Thursday, December 04, 2014

the slog

Today, I did something to my class of advanced-level listening/discussion students—something I'd been threatening to do for a couple weeks: I gave them a taste of an American-style academic lecture. (Cue women screaming bloody murder.) I'm sure that several of them were bored to tears by it, especially since the topic, one near and dear to my heart but not to anyone else's, was religious diversity. I can also imagine that part of the boredom stemmed from the reversion to a teacher-centered manner of conducting the class. To be honest, I myself wasn't too happy about this state of affairs, but since my course's title is Advanced Academic Listening and Discussion, I thought it was high time to give my students a true taste of American-style academe. And what better way to do that than to discourse on a topic I know well? Hence religious diversity.

I started the session by asking the students to draw, on a piece of paper, a visual metaphor representing, in their view, the relationships among the great religions. I didn't ask the kids to explain their drawings to me; that would have taken too long. Instead, I asked them to get in groups and tell each other about what they had drawn. This part of the class was entertaining while it lasted; after the students had had their fun, it was time to do the real heavy lifting.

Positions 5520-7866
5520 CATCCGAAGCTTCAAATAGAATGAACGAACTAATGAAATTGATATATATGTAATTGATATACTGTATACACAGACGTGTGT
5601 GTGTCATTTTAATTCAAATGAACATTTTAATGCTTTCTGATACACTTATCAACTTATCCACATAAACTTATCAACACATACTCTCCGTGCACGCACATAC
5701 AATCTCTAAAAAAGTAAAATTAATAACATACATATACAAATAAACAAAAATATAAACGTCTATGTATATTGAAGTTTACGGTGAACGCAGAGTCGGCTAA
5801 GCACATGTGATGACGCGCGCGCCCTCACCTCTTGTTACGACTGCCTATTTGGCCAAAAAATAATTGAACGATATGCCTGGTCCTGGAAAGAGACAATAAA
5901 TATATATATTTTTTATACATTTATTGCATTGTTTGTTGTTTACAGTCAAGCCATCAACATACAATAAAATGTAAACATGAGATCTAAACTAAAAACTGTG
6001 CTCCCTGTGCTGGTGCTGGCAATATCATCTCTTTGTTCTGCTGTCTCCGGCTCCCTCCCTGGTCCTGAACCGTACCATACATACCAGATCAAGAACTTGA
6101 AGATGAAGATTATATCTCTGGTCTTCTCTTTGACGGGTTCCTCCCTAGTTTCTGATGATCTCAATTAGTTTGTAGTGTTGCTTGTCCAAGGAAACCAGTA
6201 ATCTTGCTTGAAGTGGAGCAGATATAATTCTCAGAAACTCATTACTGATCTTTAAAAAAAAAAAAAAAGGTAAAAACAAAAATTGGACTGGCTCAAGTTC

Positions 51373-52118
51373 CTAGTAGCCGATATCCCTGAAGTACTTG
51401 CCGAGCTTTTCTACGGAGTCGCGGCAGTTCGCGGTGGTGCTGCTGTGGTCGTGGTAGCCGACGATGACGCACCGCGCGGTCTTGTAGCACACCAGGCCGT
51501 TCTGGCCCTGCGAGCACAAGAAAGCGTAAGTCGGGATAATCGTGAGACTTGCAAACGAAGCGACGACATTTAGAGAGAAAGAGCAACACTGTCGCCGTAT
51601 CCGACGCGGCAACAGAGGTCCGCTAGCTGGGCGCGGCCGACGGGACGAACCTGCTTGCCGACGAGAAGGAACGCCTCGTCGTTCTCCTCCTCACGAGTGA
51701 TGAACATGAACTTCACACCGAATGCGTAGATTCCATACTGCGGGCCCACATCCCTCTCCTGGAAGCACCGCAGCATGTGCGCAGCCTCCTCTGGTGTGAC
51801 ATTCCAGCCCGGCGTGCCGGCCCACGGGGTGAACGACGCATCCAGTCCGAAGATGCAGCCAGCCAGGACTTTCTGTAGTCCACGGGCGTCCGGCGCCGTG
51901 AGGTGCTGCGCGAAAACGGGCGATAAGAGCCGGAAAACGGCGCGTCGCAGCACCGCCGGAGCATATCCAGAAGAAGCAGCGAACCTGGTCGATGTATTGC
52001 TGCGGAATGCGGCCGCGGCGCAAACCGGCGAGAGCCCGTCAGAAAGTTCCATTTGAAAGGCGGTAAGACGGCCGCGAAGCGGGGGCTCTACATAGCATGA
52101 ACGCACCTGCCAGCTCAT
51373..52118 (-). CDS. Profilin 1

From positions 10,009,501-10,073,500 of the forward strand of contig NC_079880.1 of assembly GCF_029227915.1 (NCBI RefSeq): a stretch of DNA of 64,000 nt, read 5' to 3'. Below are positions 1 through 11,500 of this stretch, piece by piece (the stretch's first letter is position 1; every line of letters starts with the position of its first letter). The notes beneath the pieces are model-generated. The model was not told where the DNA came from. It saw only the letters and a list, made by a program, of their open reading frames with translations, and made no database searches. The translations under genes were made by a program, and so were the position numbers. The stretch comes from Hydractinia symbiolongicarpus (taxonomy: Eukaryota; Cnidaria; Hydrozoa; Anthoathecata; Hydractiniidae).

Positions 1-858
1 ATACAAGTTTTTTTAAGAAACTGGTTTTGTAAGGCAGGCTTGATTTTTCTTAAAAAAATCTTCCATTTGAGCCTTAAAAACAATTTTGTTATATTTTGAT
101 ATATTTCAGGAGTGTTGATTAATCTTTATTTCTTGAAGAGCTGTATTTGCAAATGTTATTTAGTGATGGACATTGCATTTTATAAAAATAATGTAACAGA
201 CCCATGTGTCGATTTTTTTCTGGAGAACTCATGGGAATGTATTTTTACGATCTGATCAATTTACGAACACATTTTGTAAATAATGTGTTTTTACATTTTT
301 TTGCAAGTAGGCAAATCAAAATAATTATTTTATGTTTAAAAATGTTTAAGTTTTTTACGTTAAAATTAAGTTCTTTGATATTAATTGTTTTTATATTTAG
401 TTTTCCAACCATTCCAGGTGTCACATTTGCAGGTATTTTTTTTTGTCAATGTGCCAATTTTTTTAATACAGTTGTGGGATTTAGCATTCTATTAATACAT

We moved into an exploration of John Hick's threefold typology of religious attitudes: exclusivism, inclusivism, and pluralism. I drew my own metaphorical illustrations on the board to make concrete how each attitude might look, and even provided a handout (click on the following image to see it full-size):